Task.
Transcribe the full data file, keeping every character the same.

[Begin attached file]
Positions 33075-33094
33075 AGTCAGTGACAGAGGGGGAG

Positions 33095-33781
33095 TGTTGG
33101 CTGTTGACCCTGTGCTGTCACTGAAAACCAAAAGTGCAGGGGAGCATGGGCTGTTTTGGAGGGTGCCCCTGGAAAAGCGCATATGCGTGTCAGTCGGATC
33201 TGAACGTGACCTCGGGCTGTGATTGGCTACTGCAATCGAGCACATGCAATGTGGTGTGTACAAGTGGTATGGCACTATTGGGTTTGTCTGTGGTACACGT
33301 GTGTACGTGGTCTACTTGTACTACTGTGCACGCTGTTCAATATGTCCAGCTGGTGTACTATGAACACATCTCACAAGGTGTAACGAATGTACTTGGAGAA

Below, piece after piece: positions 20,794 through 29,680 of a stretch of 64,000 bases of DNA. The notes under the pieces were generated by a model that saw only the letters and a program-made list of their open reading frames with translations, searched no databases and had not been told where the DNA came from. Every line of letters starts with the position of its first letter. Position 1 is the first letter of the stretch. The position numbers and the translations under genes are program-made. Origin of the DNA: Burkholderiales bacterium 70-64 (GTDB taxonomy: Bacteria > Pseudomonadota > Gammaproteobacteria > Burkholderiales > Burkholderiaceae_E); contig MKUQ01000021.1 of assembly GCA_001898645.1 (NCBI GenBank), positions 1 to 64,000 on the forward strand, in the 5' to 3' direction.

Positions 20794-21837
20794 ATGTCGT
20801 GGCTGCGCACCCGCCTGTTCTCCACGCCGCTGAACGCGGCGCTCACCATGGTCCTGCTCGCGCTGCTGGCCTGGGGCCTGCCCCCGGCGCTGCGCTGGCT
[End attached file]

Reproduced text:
Positions 33075-33094
33075 AGTCAGTGACAGAGGGGGAG

Positions 33095-33781
33095 TGTTGG
33101 CTGTTGACCCTGTGCTGTCACTGAAAACCAAAAGTGCAGGGGAGCATGGGCTGTTTTGGAGGGTGCCCCTGGAAAAGCGCATATGCGTGTCAGTCGGATC
33201 TGAACGTGACCTCGGGCTGTGATTGGCTACTGCAATCGAGCACATGCAATGTGGTGTGTACAAGTGGTATGGCACTATTGGGTTTGTCTGTGGTACACGT
33301 GTGTACGTGGTCTACTTGTACTACTGTGCACGCTGTTCAATATGTCCAGCTGGTGTACTATGAACACATCTCACAAGGTGTAACGAATGTACTTGGAGAA

Below, piece after piece: positions 20,794 through 29,680 of a stretch of 64,000 bases of DNA. The notes under the pieces were generated by a model that saw only the letters and a program-made list of their open reading frames with translations, searched no databases and had not been told where the DNA came from. Every line of letters starts with the position of its first letter. Position 1 is the first letter of the stretch. The position numbers and the translations under genes are program-made. Origin of the DNA: Burkholderiales bacterium 70-64 (GTDB taxonomy: Bacteria > Pseudomonadota > Gammaproteobacteria > Burkholderiales > Burkholderiaceae_E); contig MKUQ01000021.1 of assembly GCA_001898645.1 (NCBI GenBank), positions 1 to 64,000 on the forward strand, in the 5' to 3' direction.

Positions 20794-21837
20794 ATGTCGT
20801 GGCTGCGCACCCGCCTGTTCTCCACGCCGCTGAACGCGGCGCTCACCATGGTCCTGCTCGCGCTGCTGGCCTGGGGCCTGCCCCCGGCGCTGCGCTGGCT